Pandemic: Rising Tide review
Pandemic is one of the tabletop industry’s perennial bestsellers, and over the years it’s seen a host of spin-offs and expansions including the campaign-driven Legacy series and a version set in H.P. Lovecraft’s Cthulhu Mythos. One of the most intriguing new directions for the co-op franchise has been the Survival Series, a set of historically-themed games where guest designers put their own spin on the original’s well-loved formula.
The series got off to a strong start with 2016’s Pandemic Iberia, which introduced some interesting new approaches to the game’s web of interconnected cities. Now Pandemic creator Matt Leacock has teamed up with Jeroen Doumen, half of the Dutch design duo behind acclaimed Euro Food Chain Magnate, to release Pandemic: Rising Tide, which casts players as engineers, architects and planners battling to save the Netherlands from catastrophic flooding.
It’s a departure from the original game’s virus-battling premise but, mechanically, there’s a lot that will be familiar to experienced Pandemic players. Instead of disease tokens, you’ll fight to stop the spread of water cubes that threaten to engulf the board. In place of outbreaks, there’s the constant risk that heavily flooded areas will leak into neighbouring regions. Where vanilla Pandemic tortured players with unpredictable epidemic cards, this new version features storms, which do essentially the same job.
At its heart, Rising Tide presents the familiar Pandemic puzzle, challenging you to identify trouble spots on the map and deal with them using a collection of special player abilities. This time around, though, you’ll have some new tools at your disposal. Dikes between neighbouring regions hold back floodwaters, while windmill-powered pumping stations let you remove water cubes from the board on every turn. What’s interesting, though, is that you can only use them on regions connected by uninterrupted stretches of flooding. It means that you’ll want to actively avoid clearing cubes or shoring up your defences in certain parts of the board – a process that involves some tricky risk management.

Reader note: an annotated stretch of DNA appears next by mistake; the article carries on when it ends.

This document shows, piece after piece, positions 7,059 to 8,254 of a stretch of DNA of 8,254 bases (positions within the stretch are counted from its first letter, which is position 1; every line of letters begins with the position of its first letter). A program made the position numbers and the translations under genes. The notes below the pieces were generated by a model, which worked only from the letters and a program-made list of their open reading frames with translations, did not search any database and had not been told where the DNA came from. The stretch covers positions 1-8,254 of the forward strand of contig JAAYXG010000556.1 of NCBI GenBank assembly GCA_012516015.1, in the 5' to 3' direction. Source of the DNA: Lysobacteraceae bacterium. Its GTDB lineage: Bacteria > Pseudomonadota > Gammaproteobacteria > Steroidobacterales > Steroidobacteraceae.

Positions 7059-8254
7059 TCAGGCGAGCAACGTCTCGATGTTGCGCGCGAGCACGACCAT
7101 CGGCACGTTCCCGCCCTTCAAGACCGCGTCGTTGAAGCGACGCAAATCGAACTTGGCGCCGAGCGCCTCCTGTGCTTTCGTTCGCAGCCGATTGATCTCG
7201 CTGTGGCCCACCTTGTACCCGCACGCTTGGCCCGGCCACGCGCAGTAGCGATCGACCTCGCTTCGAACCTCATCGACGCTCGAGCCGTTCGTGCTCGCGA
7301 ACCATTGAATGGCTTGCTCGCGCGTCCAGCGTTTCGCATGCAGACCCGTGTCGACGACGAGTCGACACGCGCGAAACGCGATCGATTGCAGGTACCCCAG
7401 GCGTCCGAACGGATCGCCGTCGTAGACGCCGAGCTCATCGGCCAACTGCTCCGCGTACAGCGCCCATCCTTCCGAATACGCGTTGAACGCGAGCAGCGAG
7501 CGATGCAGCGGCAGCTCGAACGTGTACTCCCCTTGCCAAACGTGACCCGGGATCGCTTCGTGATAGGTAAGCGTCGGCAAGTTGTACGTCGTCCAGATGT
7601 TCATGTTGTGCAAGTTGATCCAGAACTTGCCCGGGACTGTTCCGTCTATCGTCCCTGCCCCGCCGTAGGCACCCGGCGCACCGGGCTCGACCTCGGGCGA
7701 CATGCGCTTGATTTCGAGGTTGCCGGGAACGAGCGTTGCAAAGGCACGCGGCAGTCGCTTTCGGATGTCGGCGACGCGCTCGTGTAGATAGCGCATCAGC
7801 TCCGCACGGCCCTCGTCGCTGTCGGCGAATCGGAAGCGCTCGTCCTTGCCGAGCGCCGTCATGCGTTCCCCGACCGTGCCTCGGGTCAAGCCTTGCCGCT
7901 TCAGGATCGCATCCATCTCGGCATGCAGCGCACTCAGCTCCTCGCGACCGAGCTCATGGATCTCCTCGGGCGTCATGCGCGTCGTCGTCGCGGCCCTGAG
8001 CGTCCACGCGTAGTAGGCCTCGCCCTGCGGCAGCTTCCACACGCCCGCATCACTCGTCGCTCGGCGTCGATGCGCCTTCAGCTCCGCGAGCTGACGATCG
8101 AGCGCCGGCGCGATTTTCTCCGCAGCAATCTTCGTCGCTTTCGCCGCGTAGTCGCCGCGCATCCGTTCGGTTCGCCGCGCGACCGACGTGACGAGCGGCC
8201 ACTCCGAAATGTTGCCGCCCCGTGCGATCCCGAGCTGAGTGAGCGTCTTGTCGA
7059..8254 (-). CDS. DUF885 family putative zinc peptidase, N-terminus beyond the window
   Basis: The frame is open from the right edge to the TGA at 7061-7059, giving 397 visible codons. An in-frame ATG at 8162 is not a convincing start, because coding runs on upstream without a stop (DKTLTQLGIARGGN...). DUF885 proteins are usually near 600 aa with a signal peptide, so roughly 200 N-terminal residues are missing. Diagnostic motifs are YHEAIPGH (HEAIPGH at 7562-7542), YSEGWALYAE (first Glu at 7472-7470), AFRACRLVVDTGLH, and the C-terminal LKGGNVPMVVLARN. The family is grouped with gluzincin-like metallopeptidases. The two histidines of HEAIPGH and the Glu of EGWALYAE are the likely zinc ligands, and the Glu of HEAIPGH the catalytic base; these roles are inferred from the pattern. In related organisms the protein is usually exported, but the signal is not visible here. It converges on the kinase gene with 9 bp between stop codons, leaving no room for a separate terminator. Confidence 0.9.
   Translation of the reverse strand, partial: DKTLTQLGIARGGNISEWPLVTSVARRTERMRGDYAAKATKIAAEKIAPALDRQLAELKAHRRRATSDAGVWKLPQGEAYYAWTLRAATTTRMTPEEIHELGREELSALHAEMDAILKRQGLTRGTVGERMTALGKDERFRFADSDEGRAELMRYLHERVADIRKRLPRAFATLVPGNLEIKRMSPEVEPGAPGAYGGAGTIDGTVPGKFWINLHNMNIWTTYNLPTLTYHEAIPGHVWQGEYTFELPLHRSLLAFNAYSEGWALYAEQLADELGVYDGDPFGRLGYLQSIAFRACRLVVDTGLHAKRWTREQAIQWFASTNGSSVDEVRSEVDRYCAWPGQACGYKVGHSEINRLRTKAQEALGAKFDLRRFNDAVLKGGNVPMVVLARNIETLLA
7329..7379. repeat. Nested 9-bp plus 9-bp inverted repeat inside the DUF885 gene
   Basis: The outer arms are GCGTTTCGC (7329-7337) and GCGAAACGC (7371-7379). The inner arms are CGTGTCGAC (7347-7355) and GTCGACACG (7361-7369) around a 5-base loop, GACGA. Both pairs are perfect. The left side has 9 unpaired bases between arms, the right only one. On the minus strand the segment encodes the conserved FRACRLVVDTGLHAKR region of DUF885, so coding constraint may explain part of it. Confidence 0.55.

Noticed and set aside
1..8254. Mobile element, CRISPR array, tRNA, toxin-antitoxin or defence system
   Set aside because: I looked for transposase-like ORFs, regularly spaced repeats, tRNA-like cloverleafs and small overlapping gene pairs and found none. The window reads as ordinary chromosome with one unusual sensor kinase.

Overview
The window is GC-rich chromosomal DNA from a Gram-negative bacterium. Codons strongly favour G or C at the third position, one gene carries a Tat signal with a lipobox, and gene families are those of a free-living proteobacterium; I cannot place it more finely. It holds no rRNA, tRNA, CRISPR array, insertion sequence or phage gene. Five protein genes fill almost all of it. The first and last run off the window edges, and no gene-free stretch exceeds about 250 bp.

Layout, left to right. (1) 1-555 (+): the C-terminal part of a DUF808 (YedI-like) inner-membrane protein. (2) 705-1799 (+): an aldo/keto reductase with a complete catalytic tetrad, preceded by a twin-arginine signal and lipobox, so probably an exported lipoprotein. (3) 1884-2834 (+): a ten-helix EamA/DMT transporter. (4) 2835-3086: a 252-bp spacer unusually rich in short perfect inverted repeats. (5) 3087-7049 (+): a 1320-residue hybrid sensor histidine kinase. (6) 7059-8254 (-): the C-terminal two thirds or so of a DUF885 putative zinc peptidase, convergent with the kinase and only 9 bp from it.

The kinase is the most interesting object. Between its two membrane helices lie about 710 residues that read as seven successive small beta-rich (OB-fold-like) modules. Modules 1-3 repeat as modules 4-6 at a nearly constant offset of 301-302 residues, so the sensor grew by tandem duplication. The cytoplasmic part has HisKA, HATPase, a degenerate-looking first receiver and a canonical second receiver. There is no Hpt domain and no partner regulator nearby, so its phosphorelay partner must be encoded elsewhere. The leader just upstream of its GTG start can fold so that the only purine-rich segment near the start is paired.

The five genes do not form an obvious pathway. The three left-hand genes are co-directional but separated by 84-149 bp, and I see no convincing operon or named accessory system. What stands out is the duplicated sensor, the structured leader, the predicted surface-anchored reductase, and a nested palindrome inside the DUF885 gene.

It adds a dash of ongoing analysis to the game, and leads to some complex discussions as players attempt to work out the best course of action. It makes for a chewier, more complex experience, but it also makes the publisher’s suggested play time of 45 minutes to an hour seem wildly optimistic. While long-time Pandemic players might appreciate some more involved decision-making, it comes at the cost of a lot of the base game’s free-flowing elegance.
On each player’s turn you’ll have to check to see whether the floodwaters on the board spread, and it’s a process that takes some time to get your head around. Heavily flooded regions spill over into less saturated ones, but working out which areas are affected can be a convoluted task, and the map’s muted tones, small regions and squiggly borders can make it easy to miss a step – which causes even more confusion if you have to go back later and attempt to fix any mistakes.
The game adds some diversity with variable objectives, offering unpredictable challenges for advanced players. But ultimately its increased mechanical clunkiness and incongruously grimdark graphic design make it a bit of a damp squib.
Full disclosure: This game’s co-creator Matt Leacock once paid for the use of some of the author’s photography.
Pandemic: Rising Tide is a twist on the original Pandemic blueprint, but it adds a layer of bookkeeping to every turn and doesn’t offer enough of a new challenge to justify the extra admin. 2016’s Pandemic Iberia is a more satisfying spin on the formula.
Designer: Matt Leacock, Jeroen Doumen
Artist: Atha Kanaan
Time: 45-60 minutes